I turned on the camera and started recording to a freshly formatted 256GB CFast card and got the promised 43minutes of 8:1 raw stuffed in there before the camera died 7 minutes later. Assuming you’ll have the camera on but not running for longer than that, I highly recommend either investing in tons of LP-E6 batteries or simply getting a nice big 150w cinema battery with a DTap port. I had mine on a plate which was attached to the camera (giving it a bit of extra heft, which was a nice addition to the resulting footage) but you could easily chuck it in a backpack or side bag or something if you wanted. Go crazy.

Another issue that will require a proverbial tissue is the lack of an IR cut filter in the body. While testing the Atlas Orion EF Anamorphics, we noticed a horrendous amount of IR interference when using our ND 1.8. To show how this is unique to the 6K (and all Blackmagic cameras not named “Ursa Mini Pro”), we made a video running through a few strengths of ND/IRND/WSNDs on the Pocket 6K, Arri Amira, and C100mkII. The aforementioned tissue you’ll need to get is either an IRND of some kind (different ones perform better or worse, that’s a test for a different day) or a dedicated IR cut filter that you’ll combine with whatever ND you’re using.


Aside from the infrared pollution (or perhaps including it) I found the images and colors I got from the Pocket 6K to be very pleasing, although perhaps not entirely “accurate”. I say this with as little emphasis as possible as I didn’t find it to be “bad” at all and rather enjoy the “stock” look of the Pocket 6K, but you may need to do a bit of color correction if you hit a situation where color accuracy is paramount, in my case the paintings I was filming. Creatively (insofar as the video is concerned) it didn’t necessarily matter, but the artist noticed immediately and his point of “it should look like the paintings look” outweighed my counter-point of “but it’s pretty already!” Lesson learned. It’s also just a matter of making sure you take care to color your images, I was rushing. In regards to other imaging issues, I did notice a touch of rolling shutter when panning around quickly, but nothing to write home about. There can also be a bit of moire in certain situations that a OLPF might take care of, but I didn’t notice it often. The one time I’m thinking of was on a canvas that was side-lit.

The really impressive feature of the 6K was the low-light performance. Something everyone begs for but rarely is delivered on. At night we went into Downtown Los Angeles and filmed some extra stuff for the promo, and at 3200 ISO I was astounded at how clean and legible the picture was. There’s some noise, but honestly, it’s not fixed pattern (so it looks “filmic”) and if you’re not looking for it you really don’t see it. The camera apparently goes up to 25,000 ISO but I didn’t find the need to go above 3200. Perhaps if I was filming in ProRes, but in raw I had plenty of information.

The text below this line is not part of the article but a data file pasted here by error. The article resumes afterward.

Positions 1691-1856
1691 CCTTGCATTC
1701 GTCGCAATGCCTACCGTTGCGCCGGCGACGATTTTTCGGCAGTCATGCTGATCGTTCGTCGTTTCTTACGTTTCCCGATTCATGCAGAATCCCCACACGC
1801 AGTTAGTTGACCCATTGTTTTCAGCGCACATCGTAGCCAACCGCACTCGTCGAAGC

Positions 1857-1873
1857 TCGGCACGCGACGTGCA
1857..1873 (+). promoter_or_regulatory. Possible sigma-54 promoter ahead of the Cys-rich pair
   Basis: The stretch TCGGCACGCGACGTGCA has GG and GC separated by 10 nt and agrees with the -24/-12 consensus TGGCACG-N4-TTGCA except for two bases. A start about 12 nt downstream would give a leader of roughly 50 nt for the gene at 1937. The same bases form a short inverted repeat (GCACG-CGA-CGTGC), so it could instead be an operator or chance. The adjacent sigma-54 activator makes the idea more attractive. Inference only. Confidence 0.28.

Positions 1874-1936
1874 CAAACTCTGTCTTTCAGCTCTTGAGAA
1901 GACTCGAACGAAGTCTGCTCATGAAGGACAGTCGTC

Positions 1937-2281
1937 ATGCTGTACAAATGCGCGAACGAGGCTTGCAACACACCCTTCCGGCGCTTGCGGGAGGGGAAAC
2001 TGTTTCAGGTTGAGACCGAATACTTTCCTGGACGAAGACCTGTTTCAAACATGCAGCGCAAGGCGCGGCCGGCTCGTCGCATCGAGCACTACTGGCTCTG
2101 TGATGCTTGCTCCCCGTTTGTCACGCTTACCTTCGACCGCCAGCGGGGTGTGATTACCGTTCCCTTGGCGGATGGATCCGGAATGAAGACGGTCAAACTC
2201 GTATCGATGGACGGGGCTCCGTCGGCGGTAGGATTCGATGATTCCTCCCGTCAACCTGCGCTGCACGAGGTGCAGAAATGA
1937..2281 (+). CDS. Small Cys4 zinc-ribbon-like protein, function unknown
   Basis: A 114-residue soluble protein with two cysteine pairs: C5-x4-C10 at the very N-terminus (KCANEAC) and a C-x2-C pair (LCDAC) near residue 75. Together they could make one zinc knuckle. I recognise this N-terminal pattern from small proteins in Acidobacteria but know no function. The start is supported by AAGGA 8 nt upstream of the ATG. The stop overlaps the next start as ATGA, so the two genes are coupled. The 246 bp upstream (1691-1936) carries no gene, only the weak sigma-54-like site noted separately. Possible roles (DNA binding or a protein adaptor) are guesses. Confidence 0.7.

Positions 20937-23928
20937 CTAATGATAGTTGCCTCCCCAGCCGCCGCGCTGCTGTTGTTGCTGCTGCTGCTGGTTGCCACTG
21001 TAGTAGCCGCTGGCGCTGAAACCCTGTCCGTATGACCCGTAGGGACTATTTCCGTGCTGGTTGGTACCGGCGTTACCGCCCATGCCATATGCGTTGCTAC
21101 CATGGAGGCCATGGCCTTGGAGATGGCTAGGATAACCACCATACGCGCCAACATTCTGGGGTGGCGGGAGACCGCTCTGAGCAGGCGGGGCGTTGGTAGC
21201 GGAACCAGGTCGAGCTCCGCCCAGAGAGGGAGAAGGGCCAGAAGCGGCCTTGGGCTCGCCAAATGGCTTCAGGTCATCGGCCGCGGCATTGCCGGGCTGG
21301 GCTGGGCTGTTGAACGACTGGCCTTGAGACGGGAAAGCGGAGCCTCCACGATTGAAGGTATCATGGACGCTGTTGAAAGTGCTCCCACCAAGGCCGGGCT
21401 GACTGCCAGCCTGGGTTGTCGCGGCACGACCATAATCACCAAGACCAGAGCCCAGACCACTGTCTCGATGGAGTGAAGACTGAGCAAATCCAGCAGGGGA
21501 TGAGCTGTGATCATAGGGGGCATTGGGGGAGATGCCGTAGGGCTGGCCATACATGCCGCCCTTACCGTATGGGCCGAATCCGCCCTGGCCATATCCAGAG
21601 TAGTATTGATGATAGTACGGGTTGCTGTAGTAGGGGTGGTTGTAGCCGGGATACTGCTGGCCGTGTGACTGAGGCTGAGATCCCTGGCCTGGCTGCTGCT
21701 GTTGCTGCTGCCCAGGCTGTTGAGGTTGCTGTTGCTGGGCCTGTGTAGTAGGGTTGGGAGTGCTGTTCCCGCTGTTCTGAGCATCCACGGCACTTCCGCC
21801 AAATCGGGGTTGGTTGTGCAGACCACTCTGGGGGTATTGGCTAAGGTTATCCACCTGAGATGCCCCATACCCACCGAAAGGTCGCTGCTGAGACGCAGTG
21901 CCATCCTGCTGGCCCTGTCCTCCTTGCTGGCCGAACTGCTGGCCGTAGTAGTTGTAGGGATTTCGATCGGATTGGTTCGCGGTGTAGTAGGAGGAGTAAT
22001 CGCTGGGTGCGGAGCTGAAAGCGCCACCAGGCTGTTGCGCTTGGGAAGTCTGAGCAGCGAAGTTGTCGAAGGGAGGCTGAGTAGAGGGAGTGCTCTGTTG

The main thing here that I think people should key in to is that this camera isn’t wholly better than the 4K, but it is a direct upgrade. The Super35 sensor is essentially a film industry standard, where M43 is not, and the EF mount is just as ubiquitous. Using a Speedbooster may get you an extra stop of exposure, but I can’t say this camera needs it and that means you’ve invested in EF glass anyway. Plus you’re putting more glass between your lens and your sensor, which could potentially degrade your image depending on the quality of it. By going for the S35/EF standard, Blackmagic has brought the Pocket Cinema line into a weird place where it’s not really a “cinema” camera per se, but it sure smells like one. As an example, there are very few budget cameras out there that have an Anamorphic mode. The 6K does. With the aforementioned Atlas Orion lenses, you’ve got a very attractive package for very little relative cost if you’re looking to shoot your next project Anamorphic. At $8,000 per lens, the Orions are vastly cheaper than their brethren and can also be re-mounted to fit PL or even E/M43 (even though your camera probably wouldn’t have a 4:3 mode to use it with). That being said, if you already own a Pocket 4K I don’t know if you need to rush out and upgrade right now. The 4K is still a fantastic little camera. However, if you’re in the market for either/or, there’s no contest just get the 6K.

If you just wanted to go the usual route of spherical lenses, and want to know the general cost of ownership (which is essentially the same as the 4K), I calculated it out to be around $4500:

Camera Body  2500  1330
Sigma 18-35mm  700  700
Speedbooster  650
Cage w/ Rails  464  464
77mm IRND  121  121
XLR Mini Cable  24  24
DTAP Cable  35  35
Samsung T5  164  164
Battery Plate  155  155
Steadicam AIR  400  400
TOTAL  4563  4043

So while the Pocket 6K isn’t necessarily a full-fledged cinema camera in regards to its chances on a backlot, and it has a few rough spots, it does create a really impressive image that rivals cameras 10 times its cost. I’m inclined to do some tests and see how it handles against the main contenders and where it falls apart.

By Kenny McMillan

Kenny McMillan is the founder and director of OWL BOT Digital Cinema located in West LA. His work spans the Internet from Vimeo to YouTube netting dozens of views. He previously worked as an events photographer for Red Bull.

4 replies on “Review: Blackmagic Pocket 6K”

“At $8,000 per lens, the Orions are vastly cheaper than their brethren and can also be re-mounted to fit PL or even E/M43 (even though your camera probably wouldn’t have a 4:3 mode to use it with).”

Pocket 4K, GH5, GH5s, and Z Cam E2 would like to have a word.